The primary endpoint was all-cause mortality within 30 days of diagnosis of COVID-19. Secondary outcomes were: a composite of severe illness (death, severe illness requiring admission to hospital, admission to an intensive care unit [ICU], mechanical ventilation, or a combination of these); admission to hospital; admission to an ICU; mechanical ventilation; and need for supplemental oxygen during the course of COVID-19.

 Statistical analysis

A predefined statistical analysis plan was finalised before accrual lock (April 16, 2020) and was revised once before data analysis (April 18, 2020; appendix pp 6–8). Because of the possibility of a small number of events (deaths), we prespecified the potential prognostic variables for the primary outcome using clinical knowledge and allowable complexity of the model (ie, the number of covariates and degrees of freedom) on the basis of an effective sample size. We provided an unknown category for every variable in the survey. Because some of the survey questions were optional, we anticipated a non-zero level of missingness for some variables (ie, the answer box for the question could be left blank). We used multiple imputation using additive regression, bootstrapping, and predictive mean matching with ten iterations for variables with a 10% or lower missingness rate; variables with a missingness rate of more than 10% were not included in our analyses.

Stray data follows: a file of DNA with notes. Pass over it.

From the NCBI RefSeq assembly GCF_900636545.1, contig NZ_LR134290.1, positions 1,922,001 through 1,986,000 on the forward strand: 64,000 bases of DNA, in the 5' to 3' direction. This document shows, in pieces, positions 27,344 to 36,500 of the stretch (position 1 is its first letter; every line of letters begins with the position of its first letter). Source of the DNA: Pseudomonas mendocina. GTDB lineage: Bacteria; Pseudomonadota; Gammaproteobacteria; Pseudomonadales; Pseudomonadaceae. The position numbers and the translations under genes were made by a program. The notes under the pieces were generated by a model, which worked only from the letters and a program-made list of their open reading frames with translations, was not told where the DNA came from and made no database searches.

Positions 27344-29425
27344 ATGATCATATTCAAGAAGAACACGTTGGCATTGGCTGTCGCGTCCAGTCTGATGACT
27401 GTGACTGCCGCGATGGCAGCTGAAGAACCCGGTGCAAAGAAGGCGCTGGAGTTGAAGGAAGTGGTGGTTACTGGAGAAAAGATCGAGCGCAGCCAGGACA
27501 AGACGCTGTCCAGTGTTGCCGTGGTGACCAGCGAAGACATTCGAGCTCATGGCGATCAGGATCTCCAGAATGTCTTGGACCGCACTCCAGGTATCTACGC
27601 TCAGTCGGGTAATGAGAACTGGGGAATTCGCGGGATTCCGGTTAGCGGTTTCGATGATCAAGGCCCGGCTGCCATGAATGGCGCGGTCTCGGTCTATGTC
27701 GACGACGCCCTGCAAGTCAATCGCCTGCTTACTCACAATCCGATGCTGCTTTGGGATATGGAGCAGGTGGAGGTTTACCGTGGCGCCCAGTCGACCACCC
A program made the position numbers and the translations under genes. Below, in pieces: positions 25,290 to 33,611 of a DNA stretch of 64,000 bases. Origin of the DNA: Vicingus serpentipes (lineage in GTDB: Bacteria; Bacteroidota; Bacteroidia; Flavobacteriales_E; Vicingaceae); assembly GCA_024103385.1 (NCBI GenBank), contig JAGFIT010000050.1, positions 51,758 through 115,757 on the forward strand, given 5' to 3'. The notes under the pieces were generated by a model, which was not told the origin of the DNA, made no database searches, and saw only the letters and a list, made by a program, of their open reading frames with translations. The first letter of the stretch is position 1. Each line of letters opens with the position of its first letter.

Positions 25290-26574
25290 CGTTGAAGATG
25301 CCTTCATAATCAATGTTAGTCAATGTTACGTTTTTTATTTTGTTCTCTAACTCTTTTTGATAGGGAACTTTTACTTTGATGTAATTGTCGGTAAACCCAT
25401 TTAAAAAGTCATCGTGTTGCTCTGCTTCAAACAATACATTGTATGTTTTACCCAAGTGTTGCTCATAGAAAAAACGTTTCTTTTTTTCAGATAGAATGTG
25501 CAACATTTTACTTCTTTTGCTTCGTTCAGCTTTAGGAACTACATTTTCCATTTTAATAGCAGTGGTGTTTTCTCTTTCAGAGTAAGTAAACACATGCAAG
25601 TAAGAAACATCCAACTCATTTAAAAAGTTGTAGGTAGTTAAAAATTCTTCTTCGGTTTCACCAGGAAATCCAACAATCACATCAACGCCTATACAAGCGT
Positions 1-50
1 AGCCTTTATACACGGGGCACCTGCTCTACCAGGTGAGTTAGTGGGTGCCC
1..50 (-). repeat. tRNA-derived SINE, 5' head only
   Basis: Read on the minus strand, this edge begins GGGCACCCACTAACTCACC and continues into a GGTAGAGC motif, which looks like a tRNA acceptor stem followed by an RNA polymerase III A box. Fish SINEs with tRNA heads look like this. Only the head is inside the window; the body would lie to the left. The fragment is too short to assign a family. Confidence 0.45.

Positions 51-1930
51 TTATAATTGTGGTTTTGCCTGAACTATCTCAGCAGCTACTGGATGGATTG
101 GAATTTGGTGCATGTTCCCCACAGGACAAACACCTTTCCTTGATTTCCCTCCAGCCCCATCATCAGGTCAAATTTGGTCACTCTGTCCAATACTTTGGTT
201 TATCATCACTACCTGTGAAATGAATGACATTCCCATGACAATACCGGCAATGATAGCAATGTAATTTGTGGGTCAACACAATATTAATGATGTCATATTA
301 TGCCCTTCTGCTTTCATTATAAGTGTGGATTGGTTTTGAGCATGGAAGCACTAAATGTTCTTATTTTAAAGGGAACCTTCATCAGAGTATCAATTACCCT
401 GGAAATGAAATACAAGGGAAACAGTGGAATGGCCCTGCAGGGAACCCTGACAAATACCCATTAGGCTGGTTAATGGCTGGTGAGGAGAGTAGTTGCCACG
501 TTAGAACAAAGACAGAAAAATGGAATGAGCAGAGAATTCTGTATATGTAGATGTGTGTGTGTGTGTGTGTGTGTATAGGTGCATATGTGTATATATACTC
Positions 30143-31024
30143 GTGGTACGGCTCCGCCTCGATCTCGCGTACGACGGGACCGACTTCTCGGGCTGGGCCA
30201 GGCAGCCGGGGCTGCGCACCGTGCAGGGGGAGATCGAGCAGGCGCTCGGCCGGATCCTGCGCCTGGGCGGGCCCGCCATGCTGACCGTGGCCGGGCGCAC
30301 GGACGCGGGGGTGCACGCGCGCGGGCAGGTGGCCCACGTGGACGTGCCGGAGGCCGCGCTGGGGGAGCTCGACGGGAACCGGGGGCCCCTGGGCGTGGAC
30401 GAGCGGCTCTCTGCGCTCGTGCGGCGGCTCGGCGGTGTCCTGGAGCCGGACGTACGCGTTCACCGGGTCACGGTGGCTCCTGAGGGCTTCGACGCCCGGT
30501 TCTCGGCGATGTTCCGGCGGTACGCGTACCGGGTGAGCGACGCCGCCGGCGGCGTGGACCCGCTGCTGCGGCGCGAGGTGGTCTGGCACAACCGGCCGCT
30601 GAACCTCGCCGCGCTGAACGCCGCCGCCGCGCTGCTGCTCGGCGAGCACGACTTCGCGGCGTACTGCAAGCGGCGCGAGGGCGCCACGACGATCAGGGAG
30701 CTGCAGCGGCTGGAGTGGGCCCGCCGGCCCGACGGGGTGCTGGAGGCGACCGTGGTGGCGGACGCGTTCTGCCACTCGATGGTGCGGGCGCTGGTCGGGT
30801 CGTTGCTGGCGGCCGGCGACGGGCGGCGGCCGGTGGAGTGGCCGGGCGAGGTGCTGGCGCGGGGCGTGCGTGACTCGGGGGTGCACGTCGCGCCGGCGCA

We used descriptive statistics to show the baseline demographic information of the participants included in our analyses.

Due to privacy restrictions, we collected dates of COVID-19 diagnosis as intervals (eg, diagnosed 2–4 weeks ago). As a result, we planned an interval-censored Cox proportional hazards analysis; however, wide diagnosis intervals and insufficient primary outcome events restricted our ability to do this analysis. Therefore, we examined the correlations between the study variables and primary endpoint using a logistic regression model for bivariable and predetermined multivariable data analysis. In the multivariable model we partially adjusted the odds ratios: age was adjusted for sex, smoking status, and obesity; sex was adjusted for age, smoking status, and obesity; smoking status was adjusted for age, sex, and obesity; obesity was adjusted for age, sex, and smoking status; and the other covariates were adjusted for age, sex, smoking status, and obesity. Age was treated as a continuous variable with age 90 years and older transformed into 90 years for modelling. We did not adjust our results for multiple comparisons. We assessed goodness of fit using Harrell’s C-statistic with 95% CIs determined using DeLong and colleagues’ method.

9

  • DeLong ER
  • DeLong DM
  • Clarke-Pearson DL

Comparing the areas under two or more correlated receiver operating characteristic curves: a nonparametric approach.

10

  • Harrell Jr, FE
  • Lee KL
  • Mark DB

Multivariable prognostic models: issues in developing models, evaluating assumptions and adequacy, and measuring and reducing errors.